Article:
- Cryotherapy (Ice)
- Elevation and compression
- Pain modalities
- Passive range of movement exercises
- Strengthening and stretching exercises for wrist, shoulder and unaffected arm for support.
- Gentle mobility and strengthening exercises for muscles around elbow joint (biceps, triceps etc)
After a month of rehabilitation following your radial head replacement surgery your physiotherapy will continue to focus on controlling any pain and swelling you are still experiencing as well as progressing activities from previous weeks. The goals of your physiotherapy at this stage include improving range of movement, increasing strength and increasing flexibility in your elbow joint. Emphasis is given to exercises that aim to improve function at the radial head, therefore it is important to improve twisting of the forearm i.e. pronation and supination. Your physiotherapy at this stage will also include exercises that aim to improve function in your hand, wrist, shoulder and opposite arm as well as including some cardiovascular exercises to help improve your fitness. Your physiotherapy will include:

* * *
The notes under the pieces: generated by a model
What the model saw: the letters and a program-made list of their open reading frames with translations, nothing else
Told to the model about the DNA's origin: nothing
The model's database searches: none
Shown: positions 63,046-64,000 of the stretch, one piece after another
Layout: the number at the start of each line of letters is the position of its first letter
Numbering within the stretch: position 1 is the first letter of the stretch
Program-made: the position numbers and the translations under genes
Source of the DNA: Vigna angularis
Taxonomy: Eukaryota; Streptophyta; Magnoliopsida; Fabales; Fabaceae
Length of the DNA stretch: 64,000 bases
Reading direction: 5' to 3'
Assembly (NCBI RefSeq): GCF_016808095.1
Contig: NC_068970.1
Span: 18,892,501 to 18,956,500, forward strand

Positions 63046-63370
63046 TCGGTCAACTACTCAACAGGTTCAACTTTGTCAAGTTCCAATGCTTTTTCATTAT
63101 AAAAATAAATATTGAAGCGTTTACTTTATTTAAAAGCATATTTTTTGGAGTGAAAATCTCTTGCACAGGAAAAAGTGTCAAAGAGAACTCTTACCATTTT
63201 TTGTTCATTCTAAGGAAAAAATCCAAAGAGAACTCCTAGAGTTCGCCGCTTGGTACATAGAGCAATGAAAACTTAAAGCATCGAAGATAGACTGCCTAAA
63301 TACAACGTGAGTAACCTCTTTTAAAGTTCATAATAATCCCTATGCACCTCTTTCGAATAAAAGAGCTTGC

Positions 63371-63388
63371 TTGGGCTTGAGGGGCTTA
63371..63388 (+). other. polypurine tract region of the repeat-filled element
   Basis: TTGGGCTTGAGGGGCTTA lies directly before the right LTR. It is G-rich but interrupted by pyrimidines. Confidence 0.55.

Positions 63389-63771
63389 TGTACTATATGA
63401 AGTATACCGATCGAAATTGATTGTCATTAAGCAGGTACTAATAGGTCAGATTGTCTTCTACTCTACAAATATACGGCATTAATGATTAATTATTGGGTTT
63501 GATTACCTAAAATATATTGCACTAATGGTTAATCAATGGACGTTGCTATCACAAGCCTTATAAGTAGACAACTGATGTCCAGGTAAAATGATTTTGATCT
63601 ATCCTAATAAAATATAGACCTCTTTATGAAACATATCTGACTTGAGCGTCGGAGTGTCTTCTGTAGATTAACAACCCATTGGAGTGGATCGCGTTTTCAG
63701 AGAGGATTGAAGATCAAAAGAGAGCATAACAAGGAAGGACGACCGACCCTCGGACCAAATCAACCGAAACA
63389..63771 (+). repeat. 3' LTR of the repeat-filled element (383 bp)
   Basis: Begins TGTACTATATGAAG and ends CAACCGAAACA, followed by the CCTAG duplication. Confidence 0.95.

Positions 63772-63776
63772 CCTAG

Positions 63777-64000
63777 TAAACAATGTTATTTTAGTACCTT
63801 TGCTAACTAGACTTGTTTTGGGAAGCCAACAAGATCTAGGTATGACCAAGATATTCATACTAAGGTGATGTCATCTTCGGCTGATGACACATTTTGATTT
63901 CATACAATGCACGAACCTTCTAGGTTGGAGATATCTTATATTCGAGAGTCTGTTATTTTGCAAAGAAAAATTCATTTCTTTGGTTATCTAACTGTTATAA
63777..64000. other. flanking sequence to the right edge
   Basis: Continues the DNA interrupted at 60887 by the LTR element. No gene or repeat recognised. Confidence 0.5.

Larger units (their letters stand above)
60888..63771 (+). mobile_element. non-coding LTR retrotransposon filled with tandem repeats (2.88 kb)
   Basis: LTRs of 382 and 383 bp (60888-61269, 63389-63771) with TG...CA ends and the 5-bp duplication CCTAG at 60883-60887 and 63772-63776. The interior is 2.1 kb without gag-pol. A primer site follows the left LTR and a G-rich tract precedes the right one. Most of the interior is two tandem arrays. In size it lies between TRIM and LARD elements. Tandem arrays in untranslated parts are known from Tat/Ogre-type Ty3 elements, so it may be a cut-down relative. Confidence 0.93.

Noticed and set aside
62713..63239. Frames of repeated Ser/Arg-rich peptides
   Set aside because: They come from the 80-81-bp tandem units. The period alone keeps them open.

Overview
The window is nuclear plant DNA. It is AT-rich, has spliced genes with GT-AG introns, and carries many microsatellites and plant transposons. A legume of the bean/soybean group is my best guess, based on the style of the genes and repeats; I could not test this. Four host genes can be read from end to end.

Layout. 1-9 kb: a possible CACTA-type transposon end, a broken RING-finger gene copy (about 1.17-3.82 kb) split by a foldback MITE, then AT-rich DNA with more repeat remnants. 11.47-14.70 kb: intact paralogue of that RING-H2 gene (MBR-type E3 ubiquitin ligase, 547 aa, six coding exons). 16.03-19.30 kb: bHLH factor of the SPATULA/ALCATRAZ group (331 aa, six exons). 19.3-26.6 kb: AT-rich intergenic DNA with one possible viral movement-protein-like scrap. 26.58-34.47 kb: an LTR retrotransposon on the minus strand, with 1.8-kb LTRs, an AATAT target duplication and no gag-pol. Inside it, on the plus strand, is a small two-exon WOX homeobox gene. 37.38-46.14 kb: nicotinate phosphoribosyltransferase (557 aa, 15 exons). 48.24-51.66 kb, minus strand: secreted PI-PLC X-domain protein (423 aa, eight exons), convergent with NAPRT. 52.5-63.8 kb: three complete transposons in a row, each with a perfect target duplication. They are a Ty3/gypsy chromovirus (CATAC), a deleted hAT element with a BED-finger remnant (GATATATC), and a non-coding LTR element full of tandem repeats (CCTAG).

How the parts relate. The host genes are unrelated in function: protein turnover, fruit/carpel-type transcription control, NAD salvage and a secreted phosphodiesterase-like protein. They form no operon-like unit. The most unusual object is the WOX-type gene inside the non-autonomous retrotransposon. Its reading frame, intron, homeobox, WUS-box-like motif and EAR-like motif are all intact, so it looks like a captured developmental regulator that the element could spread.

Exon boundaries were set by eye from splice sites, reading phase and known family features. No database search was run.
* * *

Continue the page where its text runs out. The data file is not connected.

- Continuation of modalities to control pain and swelling (if applicable)
- Active range of movement exercises (bending, straightening and twisting elbow joint)
- Active strengthening exercises for muscles in and around elbow
- Strengthening, stretching and range of movement exercises for wrist and hand
- Strengthening, stretching and range of movement exercises for shoulder
- Activities for opposite arm
- Arm cycle
After successful physiotherapy, you will have seen marked improvements in the function of your elbow joint and arm by the third month. You will not be experiencing any pain or swelling in your elbow at this stage. The goals of your physiotherapy with Physio.co.uk will continue to focus on regaining the full function and strength in your elbow and arm. It is also necessary to continue exercises that aim to improve the strength and range of movement in your wrist, hand and shoulder of your affected arm for extra support and to maximise function. Additionally, Physio.co.uk will now aim to increase your cardiovascular fitness and muscle endurance to further maximise the function in your elbow joint. Your physiotherapy will include: